No Curse of the Sequel
If you’ve been looking for a film like “The Mummy Returns,” “The Mummy Returns” is the film you’ve been looking for.
A new and much improved version of 1999’s “The Mummy,” this sequel is a shrewdly conceived and efficiently executed Saturday afternoon popcorn movie. Both pleasantly old-fashioned and packed with up-to-date computer-generated special effects, the film’s constant plot turns, cheeky sensibility and omnipresent action sequences have no trouble attracting our attention and holding on.
For the record:
12:00 a.m. May 5, 2001 For the Record
Los Angeles Times Saturday May 5, 2001 Home Edition Calendar Part F Page 2 Entertainment Desk 1 inches; 28 words Type of Material: Correction
“Mummy” caption--In some editions of Friday’s Calendar, a caption accompanying a photo of Patricia Velasquez and Arnold Vosloo in “The Mummy Returns” misidentified Vosloo and his role as the mummy.
Appropriate for a story that pivots on reincarnation, writer-director Stephen Sommers has returned from “The Mummy,” as have stars Brendan Fraser and Rachel Weisz, four important co-stars and the original’s key creative personnel, including producers James Jacks and Sean Daniel, cinematographer Adrian Biddle, production designer Allan Cameron and costume designer John Bloomfield.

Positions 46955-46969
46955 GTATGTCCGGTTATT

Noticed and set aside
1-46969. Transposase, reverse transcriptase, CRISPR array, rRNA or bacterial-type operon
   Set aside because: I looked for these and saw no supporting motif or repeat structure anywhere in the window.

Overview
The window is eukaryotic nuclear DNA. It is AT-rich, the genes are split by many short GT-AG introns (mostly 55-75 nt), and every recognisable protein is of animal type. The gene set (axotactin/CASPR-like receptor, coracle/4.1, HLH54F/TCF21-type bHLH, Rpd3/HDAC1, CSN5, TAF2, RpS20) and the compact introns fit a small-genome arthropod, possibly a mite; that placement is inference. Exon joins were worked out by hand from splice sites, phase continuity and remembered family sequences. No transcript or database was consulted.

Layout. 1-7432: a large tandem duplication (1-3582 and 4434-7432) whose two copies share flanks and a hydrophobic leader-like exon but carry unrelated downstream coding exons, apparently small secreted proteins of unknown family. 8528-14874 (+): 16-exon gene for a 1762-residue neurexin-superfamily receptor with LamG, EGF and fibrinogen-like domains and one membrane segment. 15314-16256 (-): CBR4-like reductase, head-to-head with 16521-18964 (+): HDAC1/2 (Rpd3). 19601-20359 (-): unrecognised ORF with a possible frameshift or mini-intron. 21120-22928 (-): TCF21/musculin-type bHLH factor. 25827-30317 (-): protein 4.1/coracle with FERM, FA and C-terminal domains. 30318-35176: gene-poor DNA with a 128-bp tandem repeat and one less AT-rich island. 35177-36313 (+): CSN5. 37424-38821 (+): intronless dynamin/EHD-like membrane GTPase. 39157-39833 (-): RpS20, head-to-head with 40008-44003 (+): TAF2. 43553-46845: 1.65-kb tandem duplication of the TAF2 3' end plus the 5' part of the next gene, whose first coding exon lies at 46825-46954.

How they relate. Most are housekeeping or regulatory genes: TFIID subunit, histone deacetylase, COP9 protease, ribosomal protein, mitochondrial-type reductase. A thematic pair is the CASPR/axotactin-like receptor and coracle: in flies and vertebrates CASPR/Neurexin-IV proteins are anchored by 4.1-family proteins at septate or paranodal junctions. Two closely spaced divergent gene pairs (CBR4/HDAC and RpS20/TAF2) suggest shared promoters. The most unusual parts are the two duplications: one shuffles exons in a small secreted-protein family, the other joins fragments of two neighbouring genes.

Experience, as ads used to say, is a great teacher, and “The Mummy Returns” cast and crew benefited considerably from having that first film under their belt. Increasingly assured across the board, this sequel displays more action at a faster pace, which has the added benefit of less screen time for borderline inane dialogue. There are even fewer (but still some) of the yucky insect moments that have become one of the film’s de facto trademarks.
Perhaps most critically for a film that showcases everything from murderous soldier mummies to bad-tempered Pygmy skeletons to an infinite army of jackal-headed warriors was the decision to rehire Industrial Light & Magic’s masterful John Berton as visual effects supervisor. With press reports putting the ILM price tag alone at $20 million, “The Mummy Returns” is probably the most expensive Saturday matinee serial ever made, but the decision not to cut corners in production value was definitely a wise one.
Also back but in a bit less sophomoric form is the film’s self-referential sense of humor. “The Mummy Returns” is slick enough to make good use of both old-style lines that begin, “It is written . . .” and a final exasperated comeback that asks, “Where is all this stuff written anyway?”
Fraser, one of the few actors who can be convincing in both doofy and intrepid modes, is ideal to play soldier of fortune Rick O’Connell in this half-serious, half-jokey film set in Egypt and London in 1933.
Though no one looks a minute older, eight years have allegedly passed since the previous adventure, and O’Connell and Egyptologist Evelyn (Weisz) have taken that opportunity to marry and produce a young son named Alex (Freddie Boath).
That change in marital status benefits both stars. It enables them to demonstrate personal chemistry as a dashing Nick and Nora Charles-type couple with a son instead of a dog and avoid completely the tiresome “I hate you so much I must be in love” courtship ritual that dominated things the last time around.